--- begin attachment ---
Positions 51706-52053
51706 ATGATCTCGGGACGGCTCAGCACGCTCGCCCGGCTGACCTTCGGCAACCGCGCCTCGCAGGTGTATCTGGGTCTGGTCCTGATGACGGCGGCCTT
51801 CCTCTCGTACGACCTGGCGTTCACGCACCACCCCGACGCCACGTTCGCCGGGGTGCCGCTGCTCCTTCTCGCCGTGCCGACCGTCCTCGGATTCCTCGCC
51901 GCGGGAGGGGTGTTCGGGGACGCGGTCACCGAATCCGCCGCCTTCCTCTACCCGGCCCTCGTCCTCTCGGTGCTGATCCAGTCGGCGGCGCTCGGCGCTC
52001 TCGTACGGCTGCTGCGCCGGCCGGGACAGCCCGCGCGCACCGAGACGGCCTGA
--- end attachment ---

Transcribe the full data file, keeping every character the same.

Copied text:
Positions 51706-52053
51706 ATGATCTCGGGACGGCTCAGCACGCTCGCCCGGCTGACCTTCGGCAACCGCGCCTCGCAGGTGTATCTGGGTCTGGTCCTGATGACGGCGGCCTT
51801 CCTCTCGTACGACCTGGCGTTCACGCACCACCCCGACGCCACGTTCGCCGGGGTGCCGCTGCTCCTTCTCGCCGTGCCGACCGTCCTCGGATTCCTCGCC
51901 GCGGGAGGGGTGTTCGGGGACGCGGTCACCGAATCCGCCGCCTTCCTCTACCCGGCCCTCGTCCTCTCGGTGCTGATCCAGTCGGCGGCGCTCGGCGCTC
52001 TCGTACGGCTGCTGCGCCGGCCGGGACAGCCCGCGCGCACCGAGACGGCCTGA